We next discuss how a lot of conscious parenting is a lifelong human journey.  Fazio feels that at the end of the day, you really can just look at it as spirit-to-spirit having incarnated themselves.  Her spirit has been many lives before and knew to be incarnated here in this life because it had a purpose. Her exact child is so on purpose.  She agrees that conscious parenting is about the two human spirits, but there is a reality when your child has greater needs. It calls your soul even deeper to figure out what you can do to help your child.  When Fazio’s daughter was five, she did a brain balance program to help get her brain back into alignment to some degree. Fazio feels that it was a great stepping stone to get her going with better eating and other things they learned.  Now they are working on a biomedical level. Fazio believes there are a lot of things that people are not aware of that affect the behaviors and manifestations of a child. There are days she wishes she could just say, “Let’s go here…let’s do that.”  Fazio has to carry foods everywhere and ensure that her daughter has all of her minerals wherever they go. Travel is exhaustive because Fazio has to shop everywhere to have all the foods. Her daughter is limited on the foods she can have based on genetic mutations and things happening in her gut.  Fazio mentions that her daughter recently had one piece of macaroni and cheese and it caused huge issues. There is deep work when you have a child with these requirements and you feel more confined. You get through it and do your best to show up, but Fazio tells parents to give themselves a break.

We discuss how parents can bring their conscious parenting into their advocacy for their child.  Fazio believes it starts at home. Doing the brain balance program allowed Fazio and her husband to wake up and shift some patterns, like altering the way they eat.  As a result of this, they have educated their daughter. When you educate and empower your child and explain to them what is happening, they understand what will happen if they, for example, eat a piece of cake.  They have also learned how to find alternatives with food. Fazio reads food labels in detail to check ingredients. You can have empathy and let your child know that you understand that it is difficult to only eat certain things and not enjoy others.  Fazio will catch herself projecting onto her child and saying, “Honey, I know it’s hard,” and her daughter says, “Oh, it’s okay!”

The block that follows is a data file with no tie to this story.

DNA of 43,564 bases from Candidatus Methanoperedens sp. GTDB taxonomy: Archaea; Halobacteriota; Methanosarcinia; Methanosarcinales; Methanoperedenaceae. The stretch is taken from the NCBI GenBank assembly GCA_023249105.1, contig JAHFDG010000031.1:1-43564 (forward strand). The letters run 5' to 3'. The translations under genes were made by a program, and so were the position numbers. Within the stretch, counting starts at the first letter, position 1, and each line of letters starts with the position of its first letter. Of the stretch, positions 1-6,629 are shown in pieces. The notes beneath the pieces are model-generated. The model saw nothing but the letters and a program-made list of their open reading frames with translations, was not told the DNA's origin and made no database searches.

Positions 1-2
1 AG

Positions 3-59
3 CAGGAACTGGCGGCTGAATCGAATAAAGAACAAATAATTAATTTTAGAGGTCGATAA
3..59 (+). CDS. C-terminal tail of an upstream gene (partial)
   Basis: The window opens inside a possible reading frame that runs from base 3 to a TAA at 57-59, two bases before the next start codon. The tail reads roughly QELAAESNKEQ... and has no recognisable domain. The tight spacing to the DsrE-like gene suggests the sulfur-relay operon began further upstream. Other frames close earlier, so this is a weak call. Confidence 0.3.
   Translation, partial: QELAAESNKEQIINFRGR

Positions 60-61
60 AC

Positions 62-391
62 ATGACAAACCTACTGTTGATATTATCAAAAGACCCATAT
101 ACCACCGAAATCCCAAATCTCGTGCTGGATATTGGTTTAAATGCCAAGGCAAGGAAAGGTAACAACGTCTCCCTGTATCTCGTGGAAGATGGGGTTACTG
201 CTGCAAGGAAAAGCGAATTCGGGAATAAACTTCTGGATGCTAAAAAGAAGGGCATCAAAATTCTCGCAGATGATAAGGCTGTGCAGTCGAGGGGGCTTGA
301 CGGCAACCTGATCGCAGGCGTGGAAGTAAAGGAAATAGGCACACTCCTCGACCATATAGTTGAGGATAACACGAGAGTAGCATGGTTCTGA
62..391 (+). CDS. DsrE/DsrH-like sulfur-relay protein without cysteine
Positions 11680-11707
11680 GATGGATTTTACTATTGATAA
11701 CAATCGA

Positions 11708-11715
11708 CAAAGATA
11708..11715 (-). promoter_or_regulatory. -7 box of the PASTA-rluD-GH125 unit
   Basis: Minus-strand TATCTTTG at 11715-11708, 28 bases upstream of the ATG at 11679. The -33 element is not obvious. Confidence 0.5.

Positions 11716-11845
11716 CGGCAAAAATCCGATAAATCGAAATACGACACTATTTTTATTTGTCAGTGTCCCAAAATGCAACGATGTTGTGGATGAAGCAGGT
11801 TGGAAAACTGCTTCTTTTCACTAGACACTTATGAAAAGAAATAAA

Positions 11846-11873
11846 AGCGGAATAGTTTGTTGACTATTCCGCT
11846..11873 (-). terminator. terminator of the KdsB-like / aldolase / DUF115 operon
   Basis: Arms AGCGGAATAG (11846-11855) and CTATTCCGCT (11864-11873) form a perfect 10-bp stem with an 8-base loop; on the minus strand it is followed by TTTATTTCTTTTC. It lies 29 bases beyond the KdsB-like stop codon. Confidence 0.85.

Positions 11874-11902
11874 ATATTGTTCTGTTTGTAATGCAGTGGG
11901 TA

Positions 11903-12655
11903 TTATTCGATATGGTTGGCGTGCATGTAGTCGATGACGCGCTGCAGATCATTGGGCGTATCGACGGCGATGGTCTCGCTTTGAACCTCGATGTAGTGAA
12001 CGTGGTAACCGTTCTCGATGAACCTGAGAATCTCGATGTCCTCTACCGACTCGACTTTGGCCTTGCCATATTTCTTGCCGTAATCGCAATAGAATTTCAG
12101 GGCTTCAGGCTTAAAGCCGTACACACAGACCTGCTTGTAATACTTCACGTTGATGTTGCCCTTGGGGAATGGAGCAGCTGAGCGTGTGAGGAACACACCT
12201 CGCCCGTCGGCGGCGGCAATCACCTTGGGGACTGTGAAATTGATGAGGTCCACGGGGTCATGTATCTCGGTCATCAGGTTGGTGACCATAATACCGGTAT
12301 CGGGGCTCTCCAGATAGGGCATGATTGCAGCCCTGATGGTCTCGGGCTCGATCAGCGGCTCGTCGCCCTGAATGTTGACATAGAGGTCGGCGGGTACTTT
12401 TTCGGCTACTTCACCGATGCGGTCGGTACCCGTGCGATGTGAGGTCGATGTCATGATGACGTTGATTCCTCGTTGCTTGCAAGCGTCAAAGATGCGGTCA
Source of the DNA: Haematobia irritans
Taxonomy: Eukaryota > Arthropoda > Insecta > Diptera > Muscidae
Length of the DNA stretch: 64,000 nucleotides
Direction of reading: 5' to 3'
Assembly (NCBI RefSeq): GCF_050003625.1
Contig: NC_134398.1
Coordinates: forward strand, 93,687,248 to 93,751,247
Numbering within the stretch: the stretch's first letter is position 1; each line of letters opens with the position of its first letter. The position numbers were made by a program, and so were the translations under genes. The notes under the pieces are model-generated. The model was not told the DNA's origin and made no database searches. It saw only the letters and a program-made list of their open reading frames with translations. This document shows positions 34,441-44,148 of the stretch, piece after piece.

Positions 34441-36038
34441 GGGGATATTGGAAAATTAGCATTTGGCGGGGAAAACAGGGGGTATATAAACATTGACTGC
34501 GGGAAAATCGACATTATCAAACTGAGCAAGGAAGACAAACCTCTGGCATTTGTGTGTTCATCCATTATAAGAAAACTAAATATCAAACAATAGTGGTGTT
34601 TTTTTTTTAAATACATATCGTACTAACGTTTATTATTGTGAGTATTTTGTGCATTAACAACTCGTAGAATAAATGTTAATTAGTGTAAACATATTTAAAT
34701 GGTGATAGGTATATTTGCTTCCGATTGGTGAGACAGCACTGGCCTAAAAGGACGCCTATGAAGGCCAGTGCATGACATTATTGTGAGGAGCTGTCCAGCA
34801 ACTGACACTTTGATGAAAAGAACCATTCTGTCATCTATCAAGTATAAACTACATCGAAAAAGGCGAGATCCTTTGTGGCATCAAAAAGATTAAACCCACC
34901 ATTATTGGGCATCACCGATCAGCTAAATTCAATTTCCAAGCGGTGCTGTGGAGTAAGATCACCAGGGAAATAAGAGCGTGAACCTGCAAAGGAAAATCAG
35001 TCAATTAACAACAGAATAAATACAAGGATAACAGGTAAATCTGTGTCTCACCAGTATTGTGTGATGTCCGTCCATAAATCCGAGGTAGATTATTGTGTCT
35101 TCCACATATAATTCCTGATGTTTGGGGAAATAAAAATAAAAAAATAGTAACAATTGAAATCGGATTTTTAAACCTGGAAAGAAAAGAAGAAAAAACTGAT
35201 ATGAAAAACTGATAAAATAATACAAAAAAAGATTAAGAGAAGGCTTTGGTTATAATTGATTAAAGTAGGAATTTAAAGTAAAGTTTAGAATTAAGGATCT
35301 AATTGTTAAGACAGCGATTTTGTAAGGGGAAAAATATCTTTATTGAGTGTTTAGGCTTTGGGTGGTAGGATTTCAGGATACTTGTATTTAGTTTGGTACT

Regarding grandparents, you just have to educate and inform them.  You cannot worry about what people think and feel like you need to justify yourself.  The people that support you will always want what’s best for you. You can write lists or notes.  Fazio buy things and leaves them at the grandparents’ house so she has everything she needs. Advocacy is important, but Fazio advises that not everyone will be conscious or compassionate.  She provides that we just need to do our best to show up and ask for help when we need it. Fazio wants parents to know that they have been given their child for a divine purpose. She advises parents to take time to reflect and see the beauty in your child and understand the gifts they are giving you for your own growth and transformation.  Your child is the divine child called to you to wake you up. Fazio reminds parents to keep affirming your child and empowering them.



Sandra Fazio is a mother who began her journey at almost the age of 40.  When her daughter turned a year old, she fully devoted her life to her. She is now a parent and life coach, blogger, writer and speaker.  Her offering is to expand and deepen the conversations around conscious parenting for all parents and parent-type figures, to raise our collective self-awareness and to make this world better for our children to live and lead and for generations to come.



WEBSITE: https://sandrafazio.com/

BOOK: The Diaries of a Conscious Parent: One Mother’s Journey To Raising Herself Through Her Daughter’s Essence on Amazon

FACEBOOK: https://www.facebook.com/sandrafazioconsciousparenting

INSTAGRAM: https://www.instagram.com/sandrafazioconsciousparent/